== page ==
A Tiny Terrarium of Wonder

Reviewed on PC

Video game worlds are becoming bigger, their colossal size taking hours of gameplay to explore. Open world games allow a player to discover a huge variety of terrains and landscapes that evoke feelings of anticipation and wonder. But can these intense emotions be reflected in a smaller game world? The small independent Czech studio Amanita Design seem to think so and have been creating these games for years. Their work has proven time and time again that miniature worlds can be profound and fascinating, micro worlds of intrigue and beauty bursting with wonder. Their previous games, Botanicula and Machinarium, have defined contemporary point and click adventure games, and their newest, and most anticipated game, Samorost 3, is a continuation of how to create an immersive and magical experience in a small bite-size game.

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Samorost 3 is a point and click adventure puzzle game, and you play as an inquisitive little gnome who dreams of exploration. After finding a magical flute, you gain the ability to echo the sounds and motifs of your environment, summoning the spirits of nature. Traveling around in your sprout spaceship, you help a variety of quirky characters with their various needs. In passing worlds, you hear of an evil creature that is causing trouble and eating the spirits; they need to be stopped! It’s a simple and straightforward story, but it takes place in a spectacular world. A short but sweet peek into the tiny terrarium that is Samorost 3.

It’s not often that a game can be described as crafted, but that’s exactly how the environments look in Samorost 3, like they took a picture of a 3D model and used it as the backgrounds. The visuals are so detailed, taking a place between photo realism and cartoony. There are a variety of different terrains, and each land has a completely unique style and atmosphere. The textures are meticulous, and the colors are vibrant, all combined to make a stunning artwork. Subtle movement brings the worlds to life, and when you click on certain animals or plants, they move and make noises -breathing life into the game.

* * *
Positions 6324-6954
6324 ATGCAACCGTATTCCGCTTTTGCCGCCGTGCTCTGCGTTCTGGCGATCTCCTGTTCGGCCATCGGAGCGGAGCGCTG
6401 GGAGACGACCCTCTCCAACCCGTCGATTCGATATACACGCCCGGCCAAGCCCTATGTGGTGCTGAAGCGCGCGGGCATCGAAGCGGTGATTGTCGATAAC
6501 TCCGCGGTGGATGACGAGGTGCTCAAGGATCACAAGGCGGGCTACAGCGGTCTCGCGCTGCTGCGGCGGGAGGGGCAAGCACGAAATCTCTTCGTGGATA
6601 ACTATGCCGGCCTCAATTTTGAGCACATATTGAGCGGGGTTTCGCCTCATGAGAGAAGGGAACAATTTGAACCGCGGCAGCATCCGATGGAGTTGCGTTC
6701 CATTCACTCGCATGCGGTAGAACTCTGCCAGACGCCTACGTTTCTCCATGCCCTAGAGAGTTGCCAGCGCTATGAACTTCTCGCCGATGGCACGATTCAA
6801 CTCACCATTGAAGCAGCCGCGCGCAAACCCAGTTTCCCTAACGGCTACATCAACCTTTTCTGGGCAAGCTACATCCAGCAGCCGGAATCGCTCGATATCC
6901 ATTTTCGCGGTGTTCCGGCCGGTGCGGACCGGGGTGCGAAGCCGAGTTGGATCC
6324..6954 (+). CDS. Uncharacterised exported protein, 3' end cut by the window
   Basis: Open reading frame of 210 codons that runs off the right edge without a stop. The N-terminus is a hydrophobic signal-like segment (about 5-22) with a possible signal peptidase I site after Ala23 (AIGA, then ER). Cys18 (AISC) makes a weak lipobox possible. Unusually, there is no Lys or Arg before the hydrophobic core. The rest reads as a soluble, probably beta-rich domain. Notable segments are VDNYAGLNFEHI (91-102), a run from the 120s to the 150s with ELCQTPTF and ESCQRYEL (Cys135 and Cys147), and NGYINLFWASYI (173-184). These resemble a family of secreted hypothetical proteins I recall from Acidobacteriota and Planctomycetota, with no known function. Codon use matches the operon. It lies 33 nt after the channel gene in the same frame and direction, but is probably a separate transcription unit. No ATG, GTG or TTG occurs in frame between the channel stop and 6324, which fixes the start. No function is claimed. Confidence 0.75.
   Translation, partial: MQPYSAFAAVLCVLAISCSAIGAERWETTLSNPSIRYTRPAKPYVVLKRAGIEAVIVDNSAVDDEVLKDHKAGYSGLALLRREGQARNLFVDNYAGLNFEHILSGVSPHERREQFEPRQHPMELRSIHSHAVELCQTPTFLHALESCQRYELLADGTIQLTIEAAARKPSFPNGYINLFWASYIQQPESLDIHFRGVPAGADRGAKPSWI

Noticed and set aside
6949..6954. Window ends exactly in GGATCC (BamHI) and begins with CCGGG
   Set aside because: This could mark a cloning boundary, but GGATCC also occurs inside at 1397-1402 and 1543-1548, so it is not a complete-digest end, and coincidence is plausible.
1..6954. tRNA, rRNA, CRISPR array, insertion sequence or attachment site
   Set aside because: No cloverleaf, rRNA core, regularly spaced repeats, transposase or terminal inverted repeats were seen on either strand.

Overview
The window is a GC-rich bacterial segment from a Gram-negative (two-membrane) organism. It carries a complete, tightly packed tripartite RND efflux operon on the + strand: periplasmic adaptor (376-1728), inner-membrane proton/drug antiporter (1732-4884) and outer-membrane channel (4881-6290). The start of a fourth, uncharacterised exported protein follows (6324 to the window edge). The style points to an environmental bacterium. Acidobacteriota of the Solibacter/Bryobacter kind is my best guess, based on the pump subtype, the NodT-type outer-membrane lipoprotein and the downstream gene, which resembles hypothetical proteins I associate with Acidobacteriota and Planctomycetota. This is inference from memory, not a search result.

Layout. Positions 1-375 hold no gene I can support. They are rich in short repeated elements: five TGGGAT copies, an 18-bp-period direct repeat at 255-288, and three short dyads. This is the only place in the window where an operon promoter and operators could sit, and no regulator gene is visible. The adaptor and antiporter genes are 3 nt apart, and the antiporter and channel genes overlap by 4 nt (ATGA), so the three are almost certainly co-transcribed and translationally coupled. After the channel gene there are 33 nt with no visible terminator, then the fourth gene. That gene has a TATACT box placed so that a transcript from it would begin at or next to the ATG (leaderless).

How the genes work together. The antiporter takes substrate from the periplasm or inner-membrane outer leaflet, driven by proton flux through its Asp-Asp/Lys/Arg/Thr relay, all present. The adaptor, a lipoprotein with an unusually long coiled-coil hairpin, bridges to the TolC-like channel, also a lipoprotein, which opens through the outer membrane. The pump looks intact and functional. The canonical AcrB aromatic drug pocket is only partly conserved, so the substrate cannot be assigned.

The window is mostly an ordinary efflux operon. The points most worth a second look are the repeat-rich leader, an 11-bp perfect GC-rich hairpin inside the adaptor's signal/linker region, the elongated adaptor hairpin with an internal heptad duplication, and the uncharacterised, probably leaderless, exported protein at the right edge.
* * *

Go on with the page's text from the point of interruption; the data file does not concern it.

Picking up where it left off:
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Samorost 3 has a variety of puzzles including clicking particular parts of the landscape, collecting items and sequence based puzzles. Although most of the puzzles are straightforward, there are some instances where there is a vital piece of info that doesn’t come across, and it’s easy to get confused. The game doesn’t use any text or speech, a contributing factor to why it’s so artful, but admittedly some of the puzzles that rely on learning from failure become a lengthy trial. However, if you are seriously stuck, there is a built in hint system that can nudge you in the right direction.

Regarding puzzles, the finest form of puzzles in Samorost 3 are the music sequence puzzles. There are several in the game and are all great fun to play. Clicking on a trio of newts in order so that they sing a catchy song, a small band of worker creatures build up into a melodic chant, the hum of cicadas becomes an intense string quartet; it’s so imaginative and is a creative way of hearing the individual components of music. The creativity within the music continues into the powerful original soundtrack composed by musician Floex. It is astounding and emphasizes a feeling of spirituality to the game. It beautifully accentuates the game’s union of music and natural sounds. The interpretation of natural sounds into whimsical melodic motifs is inventive and sounds gorgeous. The music and soundscape help Samorost 3 transcend text and language and allow Amanita Design to express their meanings and ideas through only music and visual storytelling.

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Samorost 3 shares some of the same ideas with its two previous games of the same name but is also completely its own game. The game is around 5 – 6 hours long, and some say that the asking price of £14.99 is a bit steep. But what you get in exchange is a unique and charming pocket sized adventure with exceptional visuals and music, a game from an award winning independent studio whose previous games have also won a variety of awards and a game that can be played by anyone of any age. Samorost 3 is worth the asking price and is available on Windows and Mac via Steam and on Linux via HumbleBundle or GOG.

Samorost 3 Review
Stunning VisualsPowerful SoundstrackImaginative and Creative WorldFor Players of Any Age
Some Puzzles Confusing at First
Reader Rating 1 Vote